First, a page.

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As long as I remember I have had an intense passion for good food. Of course my idea of ‘good’ has changed a great deal over the years in comparison to my awareness but one thing that has remained the same is an appreciation of simple foods prepared with pure intentions.
When I was a child I had a fondness for honey sandwiches which I often ate in the garden on cool sunny afternoons, in solitude, with only the ladybugs and other garden creatures for company. I remember the intense sweetness of honey combined with the smooth rich texture of butter between slices of chewy grainy bread.
However, there was something so special about those sandwiches that went beyond my appreciation of the harmonious combination of their components. It was a time for refueling and of quietude; of connecting with and communing with the world around me. I was nourishing my body but I was also being nourished on other, more subtle levels.
Throughout my teenage years, I began to use food as a replacement for nourishment in other areas of my life. I did not know how to cope with the newly emerging emotional vulnerabilities and insecurities and food was a way by which I attempted to provide myself with the nourishment that I lacking on levels other than the physical body and was unable to ask for. This continued throughout my twenties as a way to cope with the stresses and demands of adulthood and the challenges that I was faced with as my life unfolded.
During this time I developed a strong interest in the potential use of food and diet as a means of healing illness and preventing the development of disease. Looking back I can see that much of this was related to my need to be free of the addictive hold that food had gained over my life. I sensed on some level that a healthful dietary approach was the key to freedom from the heavy constraints that had limited my emotional and spiritual development for many years.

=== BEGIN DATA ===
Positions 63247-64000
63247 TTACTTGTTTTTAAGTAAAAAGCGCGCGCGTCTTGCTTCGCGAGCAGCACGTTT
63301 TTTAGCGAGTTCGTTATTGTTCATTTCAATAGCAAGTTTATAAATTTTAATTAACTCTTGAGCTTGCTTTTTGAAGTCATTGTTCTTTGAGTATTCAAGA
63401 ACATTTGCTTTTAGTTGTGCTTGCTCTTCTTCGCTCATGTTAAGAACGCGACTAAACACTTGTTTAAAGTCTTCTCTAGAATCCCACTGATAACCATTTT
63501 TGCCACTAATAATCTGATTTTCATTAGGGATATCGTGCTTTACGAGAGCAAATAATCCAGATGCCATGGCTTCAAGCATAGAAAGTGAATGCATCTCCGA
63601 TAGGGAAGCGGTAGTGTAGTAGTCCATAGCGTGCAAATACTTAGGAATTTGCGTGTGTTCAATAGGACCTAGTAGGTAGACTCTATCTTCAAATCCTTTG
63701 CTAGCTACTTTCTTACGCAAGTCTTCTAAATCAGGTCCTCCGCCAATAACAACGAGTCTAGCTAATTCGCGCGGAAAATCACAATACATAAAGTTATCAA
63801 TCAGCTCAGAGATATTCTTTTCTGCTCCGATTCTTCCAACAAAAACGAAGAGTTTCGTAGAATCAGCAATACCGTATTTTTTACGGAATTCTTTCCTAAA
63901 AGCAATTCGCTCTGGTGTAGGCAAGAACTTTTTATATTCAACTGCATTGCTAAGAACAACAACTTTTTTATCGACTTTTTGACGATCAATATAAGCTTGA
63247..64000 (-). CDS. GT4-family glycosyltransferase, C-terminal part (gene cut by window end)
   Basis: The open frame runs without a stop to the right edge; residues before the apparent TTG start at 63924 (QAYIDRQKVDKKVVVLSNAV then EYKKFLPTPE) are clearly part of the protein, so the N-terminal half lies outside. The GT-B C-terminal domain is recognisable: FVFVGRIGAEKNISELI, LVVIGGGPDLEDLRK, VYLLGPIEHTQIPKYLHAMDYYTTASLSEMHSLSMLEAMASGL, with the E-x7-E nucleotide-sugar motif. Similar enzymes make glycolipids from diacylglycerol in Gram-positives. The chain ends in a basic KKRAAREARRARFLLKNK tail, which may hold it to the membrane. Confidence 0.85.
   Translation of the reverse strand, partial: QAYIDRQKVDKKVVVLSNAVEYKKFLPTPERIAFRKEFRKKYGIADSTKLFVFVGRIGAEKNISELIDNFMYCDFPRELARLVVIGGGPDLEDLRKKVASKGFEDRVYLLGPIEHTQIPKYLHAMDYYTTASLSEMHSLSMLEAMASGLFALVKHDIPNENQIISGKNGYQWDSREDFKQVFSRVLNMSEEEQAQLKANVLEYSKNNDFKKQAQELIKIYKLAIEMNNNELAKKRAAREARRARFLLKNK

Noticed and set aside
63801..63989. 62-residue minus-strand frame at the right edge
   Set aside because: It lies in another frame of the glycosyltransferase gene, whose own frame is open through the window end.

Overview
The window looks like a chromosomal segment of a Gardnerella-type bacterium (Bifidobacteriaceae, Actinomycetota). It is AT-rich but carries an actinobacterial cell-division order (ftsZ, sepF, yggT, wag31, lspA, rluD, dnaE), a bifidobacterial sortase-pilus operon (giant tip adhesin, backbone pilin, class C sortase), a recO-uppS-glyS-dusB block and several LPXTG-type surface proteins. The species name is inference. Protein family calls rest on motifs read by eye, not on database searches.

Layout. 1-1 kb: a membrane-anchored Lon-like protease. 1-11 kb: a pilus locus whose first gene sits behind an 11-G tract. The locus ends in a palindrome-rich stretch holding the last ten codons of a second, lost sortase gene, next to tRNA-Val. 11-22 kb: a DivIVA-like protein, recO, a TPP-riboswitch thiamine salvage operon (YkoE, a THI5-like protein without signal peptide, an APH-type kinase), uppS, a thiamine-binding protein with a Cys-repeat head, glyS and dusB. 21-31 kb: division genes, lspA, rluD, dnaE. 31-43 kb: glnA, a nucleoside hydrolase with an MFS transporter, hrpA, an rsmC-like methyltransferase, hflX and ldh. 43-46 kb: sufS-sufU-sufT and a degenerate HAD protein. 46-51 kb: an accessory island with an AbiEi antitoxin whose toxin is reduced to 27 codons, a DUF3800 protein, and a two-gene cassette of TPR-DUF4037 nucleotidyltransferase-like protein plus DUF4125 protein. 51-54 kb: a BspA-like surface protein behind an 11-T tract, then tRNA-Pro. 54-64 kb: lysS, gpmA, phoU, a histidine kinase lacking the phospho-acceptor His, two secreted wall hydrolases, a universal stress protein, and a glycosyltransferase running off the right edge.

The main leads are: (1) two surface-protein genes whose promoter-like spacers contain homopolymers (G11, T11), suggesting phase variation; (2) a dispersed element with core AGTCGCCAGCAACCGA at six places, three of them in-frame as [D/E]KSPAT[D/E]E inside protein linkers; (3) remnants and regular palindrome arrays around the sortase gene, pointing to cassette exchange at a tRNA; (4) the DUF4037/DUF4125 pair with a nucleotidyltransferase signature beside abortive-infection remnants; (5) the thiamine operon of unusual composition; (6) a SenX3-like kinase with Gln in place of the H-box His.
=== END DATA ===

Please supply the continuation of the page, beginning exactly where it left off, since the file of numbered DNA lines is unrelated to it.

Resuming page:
I soaked up all the information I could find about healthy foods and different dietary approaches, however, I was particularly drawn to the idea of detoxification and cleansing therapies. I experimented with a variety of approaches and found some short term clarity and enhanced wellbeing, but invariably the pendulum would swing back and I returned to the routines with which I was all too familiar.
It took many years and many failed attempts before I was able to reconcile my emotional and spiritual needs with the demands of a metabolism imbalanced through many years of inappropriate diet.
Now I have come to a point in my life where balance is the main focus. While I still do occasionally use fasting and detoxification diets, it is now as a way by which to support health, enhance awareness, and as an expression of my discipline and inner strength. I am no longer seeking extreme methods as a counterbalance to a disrupted emotional state. I appreciate healthy food not only because it is good for my body but also because it nurtures me on other levels as well.
Food nourishes our body and spirit. Pure foods prepared with pure intentions translate into a heightened sense of spirituality; a deeper connection to our environment; a calm emotional state that helps us to see things more clearly.
I believe that a major aspect of health and nourishment is the enjoyment of food and there is no need to deny ourselves one of the simplest of all of life’s pleasures. On the contrary, in order to gain a truly healthy and balanced perspective, we must embrace the intimate connection with our food that bridges the gap between the physical and spiritual aspects of our being.